Nelson raises the bar for himself, Texas defense

Tyler Horka

Iowa State faced third-and-seven from its own 37-yard line, holding on to a 6-0 lead over Texas in the second quarter. The crowd of 96,851 demanded another defensive stop to keep the Longhorns’ struggling offense in the game.

And it got it.

Sophomore defensive tackle Chris Nelson shot through the Cyclones’ offensive line and wrapped up redshirt sophomore Jacob Park for a 3-yard loss, igniting a thunderous ovation from the bleachers of Darrell K Royal—Texas Memorial Stadium. 

Nelson’s sack came at a crucial point of the contest as Texas looked to break a three-game losing streak. And even though it was Nelson’s first sack of the season, the sophomore from Lakeland, Florida, has been a critical piece on the Longhorns’ defensive line all season.

“Chris is coming along really good,” Strong said. “[He’s] really doing a really good job of just anchoring the defensive line for us.”

Nelson leads Texas in tackles for loss, bringing down opposing players behind the line of scrimmage five times this year. Nelson also ranks near the top of the team in tackles per game, and is one of the top tackling defensive lineman in the Big 12.  For his efforts, Nelson has already been named Big 12 Defensive Player of the Week once this season. 

He entered the season with eight career tackles. He matched that mark in the season opener against Notre Dame and came close to hitting that number again with seven more takedowns against Iowa State.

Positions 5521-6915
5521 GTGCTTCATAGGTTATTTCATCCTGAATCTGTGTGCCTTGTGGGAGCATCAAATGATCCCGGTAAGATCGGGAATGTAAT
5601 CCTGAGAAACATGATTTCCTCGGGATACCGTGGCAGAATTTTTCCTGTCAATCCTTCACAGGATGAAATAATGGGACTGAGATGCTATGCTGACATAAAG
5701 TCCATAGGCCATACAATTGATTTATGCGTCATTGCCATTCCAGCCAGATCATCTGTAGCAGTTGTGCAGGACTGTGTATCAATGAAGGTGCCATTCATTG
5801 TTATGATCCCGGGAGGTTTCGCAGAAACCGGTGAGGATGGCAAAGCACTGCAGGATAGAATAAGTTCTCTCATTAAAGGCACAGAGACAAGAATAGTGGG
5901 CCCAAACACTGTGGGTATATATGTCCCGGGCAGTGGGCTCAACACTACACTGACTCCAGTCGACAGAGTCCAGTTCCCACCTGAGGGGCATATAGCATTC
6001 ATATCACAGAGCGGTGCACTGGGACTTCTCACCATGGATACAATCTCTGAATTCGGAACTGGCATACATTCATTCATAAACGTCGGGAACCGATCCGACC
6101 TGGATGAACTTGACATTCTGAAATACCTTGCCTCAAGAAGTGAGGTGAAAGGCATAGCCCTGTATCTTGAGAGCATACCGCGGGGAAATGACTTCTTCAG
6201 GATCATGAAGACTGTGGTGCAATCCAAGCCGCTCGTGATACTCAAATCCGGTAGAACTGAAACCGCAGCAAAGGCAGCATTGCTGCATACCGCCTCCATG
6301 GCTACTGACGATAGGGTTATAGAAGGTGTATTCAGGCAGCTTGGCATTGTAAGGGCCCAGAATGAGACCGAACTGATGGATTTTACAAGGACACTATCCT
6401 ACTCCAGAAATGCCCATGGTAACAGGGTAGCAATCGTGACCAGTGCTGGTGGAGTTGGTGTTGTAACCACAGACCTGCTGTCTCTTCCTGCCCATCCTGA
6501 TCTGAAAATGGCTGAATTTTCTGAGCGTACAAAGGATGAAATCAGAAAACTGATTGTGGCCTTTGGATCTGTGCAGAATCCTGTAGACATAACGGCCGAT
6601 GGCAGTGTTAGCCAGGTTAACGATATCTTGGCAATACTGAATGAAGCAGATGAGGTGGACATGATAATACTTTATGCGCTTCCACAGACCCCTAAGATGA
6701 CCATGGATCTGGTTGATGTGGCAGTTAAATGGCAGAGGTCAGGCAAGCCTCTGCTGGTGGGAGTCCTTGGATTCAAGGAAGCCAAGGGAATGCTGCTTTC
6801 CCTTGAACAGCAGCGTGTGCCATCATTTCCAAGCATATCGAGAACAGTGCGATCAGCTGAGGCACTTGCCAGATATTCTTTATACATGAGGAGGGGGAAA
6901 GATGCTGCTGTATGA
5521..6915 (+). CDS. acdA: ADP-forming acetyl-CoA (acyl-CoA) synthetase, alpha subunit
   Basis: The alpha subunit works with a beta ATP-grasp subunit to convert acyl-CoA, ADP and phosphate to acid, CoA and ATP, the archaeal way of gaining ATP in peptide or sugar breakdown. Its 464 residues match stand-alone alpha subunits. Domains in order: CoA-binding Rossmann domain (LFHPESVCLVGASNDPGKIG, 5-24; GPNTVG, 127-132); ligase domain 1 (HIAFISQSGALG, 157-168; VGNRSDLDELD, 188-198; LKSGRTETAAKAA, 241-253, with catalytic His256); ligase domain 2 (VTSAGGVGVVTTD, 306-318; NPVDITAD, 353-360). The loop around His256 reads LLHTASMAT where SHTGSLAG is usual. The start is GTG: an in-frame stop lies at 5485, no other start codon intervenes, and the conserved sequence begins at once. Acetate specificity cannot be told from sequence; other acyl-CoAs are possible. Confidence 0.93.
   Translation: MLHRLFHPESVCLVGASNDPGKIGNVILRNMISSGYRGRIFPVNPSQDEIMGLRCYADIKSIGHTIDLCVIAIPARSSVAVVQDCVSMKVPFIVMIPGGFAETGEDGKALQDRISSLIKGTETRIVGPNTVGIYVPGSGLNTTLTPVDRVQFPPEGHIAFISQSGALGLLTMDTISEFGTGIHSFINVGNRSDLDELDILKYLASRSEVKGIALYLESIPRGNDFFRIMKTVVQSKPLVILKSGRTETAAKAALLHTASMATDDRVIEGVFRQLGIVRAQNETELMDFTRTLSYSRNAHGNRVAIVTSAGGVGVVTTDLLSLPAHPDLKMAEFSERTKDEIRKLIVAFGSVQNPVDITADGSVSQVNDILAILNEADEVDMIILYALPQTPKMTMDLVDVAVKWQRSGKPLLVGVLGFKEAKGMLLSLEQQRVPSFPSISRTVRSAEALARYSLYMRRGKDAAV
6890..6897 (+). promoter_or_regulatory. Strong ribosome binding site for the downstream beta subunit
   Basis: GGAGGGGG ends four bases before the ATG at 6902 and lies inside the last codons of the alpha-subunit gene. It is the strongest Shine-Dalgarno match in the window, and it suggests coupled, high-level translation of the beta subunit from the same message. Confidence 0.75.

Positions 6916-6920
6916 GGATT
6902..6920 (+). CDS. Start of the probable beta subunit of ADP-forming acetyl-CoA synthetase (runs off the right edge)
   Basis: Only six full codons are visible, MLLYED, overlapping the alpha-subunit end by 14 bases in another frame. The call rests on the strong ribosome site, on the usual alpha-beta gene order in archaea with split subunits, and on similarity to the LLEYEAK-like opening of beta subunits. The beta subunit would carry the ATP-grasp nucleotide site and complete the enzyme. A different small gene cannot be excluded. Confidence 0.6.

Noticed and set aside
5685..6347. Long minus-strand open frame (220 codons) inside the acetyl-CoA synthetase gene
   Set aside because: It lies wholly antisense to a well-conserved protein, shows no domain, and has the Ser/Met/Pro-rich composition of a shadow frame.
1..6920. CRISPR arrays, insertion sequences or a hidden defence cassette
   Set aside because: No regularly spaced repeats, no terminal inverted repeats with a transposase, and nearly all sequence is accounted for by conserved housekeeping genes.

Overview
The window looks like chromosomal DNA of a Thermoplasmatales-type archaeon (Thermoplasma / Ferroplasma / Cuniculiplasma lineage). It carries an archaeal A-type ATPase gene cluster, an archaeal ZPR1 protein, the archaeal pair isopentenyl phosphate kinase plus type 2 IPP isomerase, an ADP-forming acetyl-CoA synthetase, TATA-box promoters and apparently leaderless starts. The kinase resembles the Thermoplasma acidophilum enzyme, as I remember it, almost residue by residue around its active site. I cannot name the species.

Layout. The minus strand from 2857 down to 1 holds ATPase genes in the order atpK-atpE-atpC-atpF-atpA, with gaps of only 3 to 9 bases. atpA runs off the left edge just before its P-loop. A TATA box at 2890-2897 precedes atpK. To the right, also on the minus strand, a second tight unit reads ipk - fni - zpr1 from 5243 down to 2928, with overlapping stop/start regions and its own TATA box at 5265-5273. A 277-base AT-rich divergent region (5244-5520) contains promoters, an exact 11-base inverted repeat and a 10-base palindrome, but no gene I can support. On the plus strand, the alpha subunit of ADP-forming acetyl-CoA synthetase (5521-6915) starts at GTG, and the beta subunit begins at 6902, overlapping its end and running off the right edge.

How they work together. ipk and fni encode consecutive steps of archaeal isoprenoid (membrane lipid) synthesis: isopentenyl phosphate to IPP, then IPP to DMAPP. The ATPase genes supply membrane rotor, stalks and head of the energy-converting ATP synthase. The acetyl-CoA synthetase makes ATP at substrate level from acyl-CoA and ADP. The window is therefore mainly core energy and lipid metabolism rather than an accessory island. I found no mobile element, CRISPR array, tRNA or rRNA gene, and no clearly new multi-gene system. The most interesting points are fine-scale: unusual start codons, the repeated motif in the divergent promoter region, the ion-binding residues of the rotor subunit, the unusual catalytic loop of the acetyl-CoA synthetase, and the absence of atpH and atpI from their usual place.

Sophomore linebacker Breckyn Hager said the emergence of Nelson as a key contributor on Texas’ defensive line stems from his “unreal practice habits.”

“He will sprint almost the entire field chasing down a deep ball,” Hager said. “He will sprint [and] run around everywhere. And he’s so strong.”

Sprinting the length of the field isn’t easy for a guy his teammates and coaches refer to by the nickname “Heavy.” But at 297 pounds, he does it anyway. Hager said his work ethic embodies the type of person he is underneath the pads.

“He’s the type of guy you can call at 3 a.m., and he’ll be there for you,” Hager said. “I love playing with that man. He’s going to get more sacks this season, and he’s going to keep getting more tackles just because of his work ethic and who he is.”

Nelson’s work ethic didn’t land him copious amounts of playing time overnight. He redshirted in 2014 and only played in eight games last season, starting in zero. But his journey is proof that with a little hard work, results soon follow.

“I had a lot of players ahead of me [on the depth chart],” Nelson said. “So I had to take the back road a couple of times and just key in on things to better myself for the game.” 

Strong told his players Oct. 10, following a crushing 40-45 defeat to arch-rival Oklahoma, that football is a very simplistic game, but sometimes his players think too much and make it much harder than it really is.

But Nelson is a player that never thinks too much. He said he always plays loose and has fun when he’s on the field. He saw some of himself in his teammates Saturday night, and the result was arguably the best defensive performance Texas has displayed all season.

“We just cut out all the thinking and played for one another,” Nelson said. “You got to be confident in yourself. [If] you know what you’re doing, you’re going to play the best that you can. You’re going to play fast.”